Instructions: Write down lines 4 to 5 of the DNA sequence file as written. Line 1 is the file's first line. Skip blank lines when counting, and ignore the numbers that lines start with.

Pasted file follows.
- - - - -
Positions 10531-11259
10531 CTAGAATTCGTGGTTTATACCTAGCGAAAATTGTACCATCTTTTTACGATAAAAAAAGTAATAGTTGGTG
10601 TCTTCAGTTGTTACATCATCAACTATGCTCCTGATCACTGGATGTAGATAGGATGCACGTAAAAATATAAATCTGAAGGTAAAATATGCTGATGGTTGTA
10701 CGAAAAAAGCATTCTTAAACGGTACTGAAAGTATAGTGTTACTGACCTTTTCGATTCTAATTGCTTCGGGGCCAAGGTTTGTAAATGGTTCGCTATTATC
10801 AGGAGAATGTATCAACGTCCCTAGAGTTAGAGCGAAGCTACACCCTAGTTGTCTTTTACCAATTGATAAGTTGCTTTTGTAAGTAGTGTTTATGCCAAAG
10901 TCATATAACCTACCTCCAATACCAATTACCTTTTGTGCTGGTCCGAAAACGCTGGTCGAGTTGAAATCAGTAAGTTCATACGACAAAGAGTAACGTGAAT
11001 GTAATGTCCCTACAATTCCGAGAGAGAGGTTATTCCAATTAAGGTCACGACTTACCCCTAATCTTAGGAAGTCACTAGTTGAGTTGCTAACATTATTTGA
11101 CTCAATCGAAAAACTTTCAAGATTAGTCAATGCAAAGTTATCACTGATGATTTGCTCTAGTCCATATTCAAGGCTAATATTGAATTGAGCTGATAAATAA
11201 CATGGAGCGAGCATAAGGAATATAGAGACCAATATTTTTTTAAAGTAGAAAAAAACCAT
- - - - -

10701 CGAAAAAAGCATTCTTAAACGGTACTGAAAGTATAGTGTTACTGACCTTTTCGATTCTAATTGCTTCGGGGCCAAGGTTTGTAAATGGTTCGCTATTATC
10801 AGGAGAATGTATCAACGTCCCTAGAGTTAGAGCGAAGCTACACCCTAGTTGTCTTTTACCAATTGATAAGTTGCTTTTGTAAGTAGTGTTTATGCCAAAG